Hakeem Olajuwon averaged nearly 33 points on the series to bolster the Rockets to a second straight title in a four-game sweep.
Clyde Drexler scored 25 points in a Game 3 win that all but sealed the series.
Hakeem Olajuwon was named Finals MVP, averaging nearly 33 points for the series to bolster the Rockets to their first title, in a four-game sweep.
Star centers Hakeem Olajuwon of the Rockets and Patrick Ewing of the Knicks duked it out in 1994 in a series that went seven games.
In Game 6, Olajuwon blocked a potential game-winning three by Knicks guard John Starks to secure the win and send the series to a final game.
Michael Jordan battles Suns guard Kevin Johnson beneath the hoop.
Suns star Charles Barkley celebrates Phoenix's Game 5 win. Though "Sir Charles" averaged 27.3 points and 13 rebounds, it wasn't enough to lift the Suns past Chicago. Years later, he would admit the series made him realize Jordan was the superior player.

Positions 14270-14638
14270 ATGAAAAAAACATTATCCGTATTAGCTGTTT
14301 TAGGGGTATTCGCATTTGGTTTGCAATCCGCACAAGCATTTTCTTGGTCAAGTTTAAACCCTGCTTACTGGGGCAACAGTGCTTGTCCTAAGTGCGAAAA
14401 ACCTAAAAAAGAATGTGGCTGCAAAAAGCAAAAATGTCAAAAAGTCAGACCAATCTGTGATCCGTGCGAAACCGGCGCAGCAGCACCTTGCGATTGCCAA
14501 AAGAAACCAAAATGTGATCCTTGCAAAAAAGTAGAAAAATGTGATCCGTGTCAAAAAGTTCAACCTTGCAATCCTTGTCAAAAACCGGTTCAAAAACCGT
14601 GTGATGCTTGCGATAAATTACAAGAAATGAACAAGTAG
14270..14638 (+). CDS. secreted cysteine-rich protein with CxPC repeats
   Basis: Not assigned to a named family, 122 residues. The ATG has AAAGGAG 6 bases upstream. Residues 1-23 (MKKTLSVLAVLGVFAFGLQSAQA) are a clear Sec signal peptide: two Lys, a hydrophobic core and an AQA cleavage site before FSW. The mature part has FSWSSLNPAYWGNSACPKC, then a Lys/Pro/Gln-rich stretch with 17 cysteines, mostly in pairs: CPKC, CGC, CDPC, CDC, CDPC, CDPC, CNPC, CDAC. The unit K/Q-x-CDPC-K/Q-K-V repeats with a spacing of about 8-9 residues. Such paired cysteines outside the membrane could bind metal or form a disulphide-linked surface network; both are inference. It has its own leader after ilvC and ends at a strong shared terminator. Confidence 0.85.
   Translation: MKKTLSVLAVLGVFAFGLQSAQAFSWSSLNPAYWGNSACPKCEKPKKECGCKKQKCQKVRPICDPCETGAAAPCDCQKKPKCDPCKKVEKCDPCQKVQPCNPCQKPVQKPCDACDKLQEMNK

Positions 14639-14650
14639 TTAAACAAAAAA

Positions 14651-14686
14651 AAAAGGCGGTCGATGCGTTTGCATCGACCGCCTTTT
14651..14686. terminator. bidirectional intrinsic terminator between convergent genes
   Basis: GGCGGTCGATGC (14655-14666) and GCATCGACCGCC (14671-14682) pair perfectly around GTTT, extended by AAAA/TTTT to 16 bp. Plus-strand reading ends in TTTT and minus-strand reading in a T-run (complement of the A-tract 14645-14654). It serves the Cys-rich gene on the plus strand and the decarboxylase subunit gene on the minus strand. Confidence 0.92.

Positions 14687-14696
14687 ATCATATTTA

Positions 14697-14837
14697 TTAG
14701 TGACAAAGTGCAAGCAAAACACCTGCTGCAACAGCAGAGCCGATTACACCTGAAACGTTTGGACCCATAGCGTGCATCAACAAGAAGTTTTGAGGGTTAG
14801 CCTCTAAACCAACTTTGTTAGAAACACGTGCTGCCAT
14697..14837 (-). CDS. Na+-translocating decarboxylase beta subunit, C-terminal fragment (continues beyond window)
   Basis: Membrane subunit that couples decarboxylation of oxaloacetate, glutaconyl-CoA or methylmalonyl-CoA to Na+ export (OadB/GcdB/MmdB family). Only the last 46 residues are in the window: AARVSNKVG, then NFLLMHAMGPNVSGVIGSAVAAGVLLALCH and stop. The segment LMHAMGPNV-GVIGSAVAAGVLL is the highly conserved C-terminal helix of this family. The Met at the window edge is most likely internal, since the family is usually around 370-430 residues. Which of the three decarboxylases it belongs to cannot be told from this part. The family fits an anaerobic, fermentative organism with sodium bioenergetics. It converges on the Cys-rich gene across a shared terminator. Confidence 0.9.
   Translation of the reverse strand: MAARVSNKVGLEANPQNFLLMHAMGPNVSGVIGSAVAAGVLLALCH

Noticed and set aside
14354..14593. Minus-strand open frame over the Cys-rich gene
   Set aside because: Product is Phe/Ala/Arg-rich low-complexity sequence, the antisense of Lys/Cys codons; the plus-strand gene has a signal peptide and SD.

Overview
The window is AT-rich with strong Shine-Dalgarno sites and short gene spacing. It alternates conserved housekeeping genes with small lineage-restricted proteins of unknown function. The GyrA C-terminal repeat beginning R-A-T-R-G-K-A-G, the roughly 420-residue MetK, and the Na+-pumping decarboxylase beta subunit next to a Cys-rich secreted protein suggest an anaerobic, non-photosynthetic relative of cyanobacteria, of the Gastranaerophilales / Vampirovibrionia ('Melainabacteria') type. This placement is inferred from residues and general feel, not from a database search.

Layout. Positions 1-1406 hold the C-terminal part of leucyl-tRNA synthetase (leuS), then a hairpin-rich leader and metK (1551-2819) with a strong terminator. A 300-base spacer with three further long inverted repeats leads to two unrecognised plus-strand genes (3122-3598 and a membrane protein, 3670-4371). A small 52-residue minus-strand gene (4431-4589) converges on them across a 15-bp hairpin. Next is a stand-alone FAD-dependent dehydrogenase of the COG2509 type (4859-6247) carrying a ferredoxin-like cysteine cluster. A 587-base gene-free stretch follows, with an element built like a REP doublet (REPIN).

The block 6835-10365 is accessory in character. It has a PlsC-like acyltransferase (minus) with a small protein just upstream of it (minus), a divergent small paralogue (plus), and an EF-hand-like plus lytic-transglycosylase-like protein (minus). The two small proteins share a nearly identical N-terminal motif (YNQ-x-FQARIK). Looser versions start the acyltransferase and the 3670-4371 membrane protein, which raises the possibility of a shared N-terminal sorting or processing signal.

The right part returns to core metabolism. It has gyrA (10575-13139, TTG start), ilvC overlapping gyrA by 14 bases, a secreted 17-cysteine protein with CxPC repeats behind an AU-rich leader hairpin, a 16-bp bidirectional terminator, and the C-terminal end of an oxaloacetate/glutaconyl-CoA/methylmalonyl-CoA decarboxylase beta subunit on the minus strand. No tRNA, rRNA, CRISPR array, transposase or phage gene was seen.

Scottie Pippen of the Bulls drives to the basket against the Suns. Pippen averaged 21.2 points, 9.2 rebounds and 7.7 assists in the series.
Michael Jordan and the Bulls appeared in their second Finals to face Clyde Drexler and the Portland Trail Blazers. The debate about who was better between MJ and Clyde was effectively silenced as Jordan hit six first-half threes in Game 1, famously shrugging at the broadcast table after hitting the sixth one. Jordan's dominance set the tone for the series.
Michael Jordan skies for a dunk over Lakers center Vlade Divac in Game 2, a 107-86 Chicago win. Jordan scored 33 points on 15-of-18 shooting, including his famous hand-switching layup to lead the Bulls.
With his parents at his side, Michael Jordan holds the Chicago Bulls' first-ever championship trophy after defeating the Los Angeles Lakers in five games.